We sometimes get asked to cut some unusual items, and for those of us who have ever played with trains as a kid, this job was interesting – Sectioning a miniature steam locomotive boiler.
When we were contacted by the customer to provide a sawing service for cutting a steam engine boiler longitudinally however, we did think this was going to stretch our resources and ingenuity to the limit, not to mention the overhead crane! Once the specification of the job was received, and we saw the actual boiler, it took but a moment before we said, yup, we can cut it.
Due to the unusual shape of the boiler, which was supplied without the engines chassis, we had to improvise some fixturing to keep it steady and movement free during the sawing process. Sawing interrupted sections like this can cause more then the usual amount of shocks and movement of the job as the blade intermittently snags internal structures at awkward angles. Often as not, this can strip a blade if a tooth is pulled into a void, such as a tube, but the blade gullet is hooked up on the tube wall. Without a proper cutting action from the hardened blade tip, this can result in either the tearing out of the tube (or internal structure such as a web or gusset) or the teeth on the blade becoming damaged or torn off.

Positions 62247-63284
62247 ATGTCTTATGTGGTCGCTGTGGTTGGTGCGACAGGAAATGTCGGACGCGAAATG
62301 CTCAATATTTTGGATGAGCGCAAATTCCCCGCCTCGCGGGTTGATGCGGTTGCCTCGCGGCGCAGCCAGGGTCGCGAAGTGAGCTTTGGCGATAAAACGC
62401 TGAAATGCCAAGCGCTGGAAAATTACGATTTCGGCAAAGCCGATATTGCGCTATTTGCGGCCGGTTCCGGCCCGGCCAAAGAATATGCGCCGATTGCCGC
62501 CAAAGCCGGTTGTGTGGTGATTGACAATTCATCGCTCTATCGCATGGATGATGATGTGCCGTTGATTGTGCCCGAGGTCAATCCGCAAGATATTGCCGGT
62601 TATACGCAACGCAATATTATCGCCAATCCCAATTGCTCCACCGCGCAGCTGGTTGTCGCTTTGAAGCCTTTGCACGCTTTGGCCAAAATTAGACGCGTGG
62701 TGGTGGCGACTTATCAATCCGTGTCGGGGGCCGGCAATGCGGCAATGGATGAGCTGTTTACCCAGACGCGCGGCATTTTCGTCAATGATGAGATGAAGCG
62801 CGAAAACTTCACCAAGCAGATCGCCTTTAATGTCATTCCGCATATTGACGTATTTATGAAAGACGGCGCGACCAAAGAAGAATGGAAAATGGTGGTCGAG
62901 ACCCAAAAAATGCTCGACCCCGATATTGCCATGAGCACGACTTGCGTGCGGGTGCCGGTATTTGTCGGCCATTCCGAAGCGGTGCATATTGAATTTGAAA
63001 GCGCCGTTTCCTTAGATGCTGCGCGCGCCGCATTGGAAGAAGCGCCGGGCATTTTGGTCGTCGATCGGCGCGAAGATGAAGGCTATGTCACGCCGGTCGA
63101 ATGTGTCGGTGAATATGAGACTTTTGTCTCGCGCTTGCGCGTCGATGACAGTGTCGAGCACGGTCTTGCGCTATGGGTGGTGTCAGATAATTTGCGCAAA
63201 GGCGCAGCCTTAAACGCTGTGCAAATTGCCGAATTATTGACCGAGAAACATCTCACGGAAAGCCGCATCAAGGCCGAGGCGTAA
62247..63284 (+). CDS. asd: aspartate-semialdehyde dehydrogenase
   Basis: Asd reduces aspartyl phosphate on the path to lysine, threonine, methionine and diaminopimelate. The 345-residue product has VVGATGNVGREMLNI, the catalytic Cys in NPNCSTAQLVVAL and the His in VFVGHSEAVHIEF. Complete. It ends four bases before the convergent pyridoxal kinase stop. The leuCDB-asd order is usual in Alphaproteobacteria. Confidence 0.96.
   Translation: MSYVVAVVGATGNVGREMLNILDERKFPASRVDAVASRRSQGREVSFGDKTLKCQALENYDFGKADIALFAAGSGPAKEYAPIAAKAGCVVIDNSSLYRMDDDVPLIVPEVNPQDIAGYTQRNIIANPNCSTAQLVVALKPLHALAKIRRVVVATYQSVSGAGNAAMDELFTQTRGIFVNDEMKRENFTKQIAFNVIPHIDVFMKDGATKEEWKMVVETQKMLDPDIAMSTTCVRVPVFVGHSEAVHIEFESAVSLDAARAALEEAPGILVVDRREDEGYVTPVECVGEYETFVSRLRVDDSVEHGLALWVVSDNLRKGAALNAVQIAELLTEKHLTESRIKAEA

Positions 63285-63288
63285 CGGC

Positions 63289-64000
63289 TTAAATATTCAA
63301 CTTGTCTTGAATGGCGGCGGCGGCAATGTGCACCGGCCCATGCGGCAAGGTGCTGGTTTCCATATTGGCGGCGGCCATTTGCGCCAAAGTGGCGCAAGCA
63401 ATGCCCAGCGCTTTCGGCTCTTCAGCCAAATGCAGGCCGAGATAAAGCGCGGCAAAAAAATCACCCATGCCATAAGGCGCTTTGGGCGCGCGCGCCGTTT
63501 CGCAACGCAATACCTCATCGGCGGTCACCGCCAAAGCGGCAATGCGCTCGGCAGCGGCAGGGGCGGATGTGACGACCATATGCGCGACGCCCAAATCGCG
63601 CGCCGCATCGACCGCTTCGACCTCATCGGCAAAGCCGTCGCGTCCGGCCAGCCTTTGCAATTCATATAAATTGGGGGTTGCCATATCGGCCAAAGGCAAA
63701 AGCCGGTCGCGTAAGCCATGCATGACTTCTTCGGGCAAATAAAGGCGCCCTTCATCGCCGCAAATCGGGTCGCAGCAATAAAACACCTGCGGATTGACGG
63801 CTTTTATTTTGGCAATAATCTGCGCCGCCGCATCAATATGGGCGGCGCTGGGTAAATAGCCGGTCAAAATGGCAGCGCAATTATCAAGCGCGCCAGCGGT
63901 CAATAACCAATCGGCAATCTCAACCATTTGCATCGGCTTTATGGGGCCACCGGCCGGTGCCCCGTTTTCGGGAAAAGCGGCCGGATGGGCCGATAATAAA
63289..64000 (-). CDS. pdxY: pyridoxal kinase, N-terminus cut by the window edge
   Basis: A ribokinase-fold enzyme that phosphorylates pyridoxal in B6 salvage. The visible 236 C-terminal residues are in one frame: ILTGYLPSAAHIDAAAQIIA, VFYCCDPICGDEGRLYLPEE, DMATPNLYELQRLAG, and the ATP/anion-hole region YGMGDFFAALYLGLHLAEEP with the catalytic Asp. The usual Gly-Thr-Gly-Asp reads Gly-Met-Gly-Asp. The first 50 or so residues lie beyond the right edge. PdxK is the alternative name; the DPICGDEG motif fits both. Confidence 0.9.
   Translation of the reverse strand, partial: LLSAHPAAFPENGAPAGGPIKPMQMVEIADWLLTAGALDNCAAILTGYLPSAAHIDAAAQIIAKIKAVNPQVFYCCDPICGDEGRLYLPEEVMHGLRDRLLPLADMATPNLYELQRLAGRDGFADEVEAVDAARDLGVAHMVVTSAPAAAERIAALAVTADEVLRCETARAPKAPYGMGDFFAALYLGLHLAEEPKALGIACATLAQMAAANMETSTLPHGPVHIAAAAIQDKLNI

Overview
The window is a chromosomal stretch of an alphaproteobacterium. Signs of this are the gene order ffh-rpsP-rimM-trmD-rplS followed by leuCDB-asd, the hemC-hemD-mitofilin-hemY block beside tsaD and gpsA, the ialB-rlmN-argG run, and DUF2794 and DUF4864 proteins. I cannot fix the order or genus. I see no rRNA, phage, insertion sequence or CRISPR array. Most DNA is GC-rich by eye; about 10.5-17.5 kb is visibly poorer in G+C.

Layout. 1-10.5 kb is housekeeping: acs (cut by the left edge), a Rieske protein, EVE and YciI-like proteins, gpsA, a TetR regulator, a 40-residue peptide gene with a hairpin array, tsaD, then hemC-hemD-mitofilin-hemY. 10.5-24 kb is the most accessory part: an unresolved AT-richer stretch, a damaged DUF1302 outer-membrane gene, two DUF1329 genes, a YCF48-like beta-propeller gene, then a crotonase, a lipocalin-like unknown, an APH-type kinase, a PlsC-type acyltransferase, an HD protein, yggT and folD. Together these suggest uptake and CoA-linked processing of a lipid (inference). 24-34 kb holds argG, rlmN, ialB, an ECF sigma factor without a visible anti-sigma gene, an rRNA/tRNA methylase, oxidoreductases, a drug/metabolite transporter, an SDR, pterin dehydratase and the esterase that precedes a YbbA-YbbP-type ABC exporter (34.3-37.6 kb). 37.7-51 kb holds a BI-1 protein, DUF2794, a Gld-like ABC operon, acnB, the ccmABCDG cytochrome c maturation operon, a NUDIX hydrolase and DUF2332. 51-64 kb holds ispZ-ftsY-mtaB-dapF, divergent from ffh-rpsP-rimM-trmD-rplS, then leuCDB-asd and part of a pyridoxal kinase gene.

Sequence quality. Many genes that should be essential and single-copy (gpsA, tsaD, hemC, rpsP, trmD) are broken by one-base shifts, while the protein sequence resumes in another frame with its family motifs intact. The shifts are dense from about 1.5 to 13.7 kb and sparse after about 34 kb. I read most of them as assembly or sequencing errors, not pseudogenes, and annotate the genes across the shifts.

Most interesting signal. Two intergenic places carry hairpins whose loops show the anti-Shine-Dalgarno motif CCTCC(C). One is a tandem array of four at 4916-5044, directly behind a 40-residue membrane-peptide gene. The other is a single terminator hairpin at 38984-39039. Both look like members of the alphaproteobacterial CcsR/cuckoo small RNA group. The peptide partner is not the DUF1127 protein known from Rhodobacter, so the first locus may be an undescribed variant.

Once securely clamped to the saw bed, and after ensuring the job is set correctly to the dimensions or markings specified by the customer, we can have the job passed off by the inspector, and start cutting.
Once sawn, the two halves were un-clamped and one dropped on it’s side to reveal the inside of the boiler. In this case, there were a number of internal structures, and a lot of rust, but nothing special in terms of materials. The cutting was clean, with no run off (as can happen when sectioning voided sections).
The job, once checked for conformity to the supplied specifications is then loaded onto (or into) either supplied containers or as in this case, a pallet, ready for banding securely and delivery back to the customer.